You spend 30 years perfecting your style, your visual literacy, the way you communicate with people. All of the things that make you a credible photographer and filmmaker. Then you take on the responsibility of a mentor. It is a very serious undertaking. Your students expect you to know all the answers to all the problems. The reality is you don’t know all the answers to all the problems. So who do the mentors go for help? You go to somebody who is smarter than you are and knows virtually everything about not only his products but the competition’s products. That person for me is Rudy Winston. So let’s be clear right now. You’re not getting his phone number or his e mail so let’s get that out of the way.
I’ve known Rudy for over 15 years. He’s not only a fine photographer, great teacher, great tech rep but great husband and father also. Rudy always has a few minutes to make very complicated matters extremely simple. Simple enough for me to understand. I think if Rudy went into politics he’d be able to solve some problems that other people just can’t seem to deal with he’s that good. So when people want to know who I go to – Rudy’s my Go-To guy.
Having said that Rudy has a beautiful daughter and his daughter’s name is Ciana and out of all the wonderful condolence cards and letters I received for my son Joseph, this one stands out. Rudy you did another great job! By the way, thanks to Chuck and Steve for your condolences also.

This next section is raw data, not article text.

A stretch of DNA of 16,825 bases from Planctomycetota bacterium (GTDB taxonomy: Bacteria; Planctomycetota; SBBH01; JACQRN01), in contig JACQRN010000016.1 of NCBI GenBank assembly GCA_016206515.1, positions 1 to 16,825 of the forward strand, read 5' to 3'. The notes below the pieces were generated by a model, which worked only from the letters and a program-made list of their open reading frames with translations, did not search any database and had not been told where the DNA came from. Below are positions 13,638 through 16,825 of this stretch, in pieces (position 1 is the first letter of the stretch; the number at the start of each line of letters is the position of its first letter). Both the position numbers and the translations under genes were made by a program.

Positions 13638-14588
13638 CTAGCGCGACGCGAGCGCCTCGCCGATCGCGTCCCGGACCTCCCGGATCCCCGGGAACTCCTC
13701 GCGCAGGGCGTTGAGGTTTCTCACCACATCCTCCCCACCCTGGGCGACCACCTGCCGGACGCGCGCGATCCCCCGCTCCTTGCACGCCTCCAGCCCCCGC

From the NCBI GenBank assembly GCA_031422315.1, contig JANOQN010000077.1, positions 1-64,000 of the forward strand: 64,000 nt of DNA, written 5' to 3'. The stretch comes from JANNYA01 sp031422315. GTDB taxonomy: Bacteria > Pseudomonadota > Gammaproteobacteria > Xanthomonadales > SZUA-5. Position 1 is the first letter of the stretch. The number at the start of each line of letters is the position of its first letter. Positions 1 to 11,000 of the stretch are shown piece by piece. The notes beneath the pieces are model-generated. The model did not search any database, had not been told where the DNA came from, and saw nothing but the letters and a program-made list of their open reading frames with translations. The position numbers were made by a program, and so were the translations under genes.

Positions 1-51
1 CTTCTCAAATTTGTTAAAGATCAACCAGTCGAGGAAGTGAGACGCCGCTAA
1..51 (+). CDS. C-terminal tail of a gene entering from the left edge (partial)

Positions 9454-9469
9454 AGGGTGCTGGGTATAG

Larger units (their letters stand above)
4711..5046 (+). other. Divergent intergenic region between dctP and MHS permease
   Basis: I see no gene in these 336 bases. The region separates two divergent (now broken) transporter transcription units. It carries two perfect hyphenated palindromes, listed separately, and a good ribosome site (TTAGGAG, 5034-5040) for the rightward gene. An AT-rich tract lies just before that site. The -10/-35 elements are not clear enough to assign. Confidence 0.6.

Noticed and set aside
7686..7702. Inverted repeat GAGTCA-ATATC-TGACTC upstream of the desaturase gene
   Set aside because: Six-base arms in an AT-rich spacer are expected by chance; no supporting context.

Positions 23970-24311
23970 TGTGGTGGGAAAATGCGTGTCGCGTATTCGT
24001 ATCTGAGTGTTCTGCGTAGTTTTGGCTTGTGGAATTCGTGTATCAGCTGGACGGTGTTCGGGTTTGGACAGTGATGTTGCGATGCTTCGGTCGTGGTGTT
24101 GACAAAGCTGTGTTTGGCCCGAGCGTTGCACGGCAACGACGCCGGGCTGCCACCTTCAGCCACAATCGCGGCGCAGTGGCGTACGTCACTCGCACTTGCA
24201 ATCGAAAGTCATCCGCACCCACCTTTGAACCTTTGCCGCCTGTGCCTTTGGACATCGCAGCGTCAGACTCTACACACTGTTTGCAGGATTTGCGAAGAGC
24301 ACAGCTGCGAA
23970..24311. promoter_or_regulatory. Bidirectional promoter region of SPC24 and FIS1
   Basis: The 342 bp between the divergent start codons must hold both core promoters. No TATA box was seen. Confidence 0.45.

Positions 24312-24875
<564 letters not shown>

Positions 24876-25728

As a photographer, one of the first things you learn is eye-hand coordination. Your ability to look at 300 people, 7 people, front-lit, back-lit, and see the photo that you want to make. And before you can even think about it, you’ve made 3 or 4, each one a variation of a theme, not just a motor sequence. Making back lit adjustments on the fly, always thing about where the next photograph is going to come. That’s the good news. The bad news can be all of those things that work against you. And you miss the obvious. It’s happened to me before, and I’m pretty sure it’ll happen to me again. You never want to have blinders on. You want to be open to new lighting, new composition, new stories, and new direction. Invariably, you will grow and your work will improve accordingly. While looking at this very beautiful young lady and preparing to do a very shallow, depth of field simple photograph, I look down and to my right and saw one eye and one sideburn and a little bit of a mustache. I said “Oh my god, could that be Melchior DiGiacomo?” I took the photograph, looked down, I tapped him on the shoulder, and he said “Joe D., just a minute”. I guess it’s like two chubby italians meeting in the daylight, or is that two ships in the night? I can never get it right. The funny thing about it is I haven’t seen Melchoir in 30 years. And my god, nothing’s changed! It’s good that there is some consistency in this universe.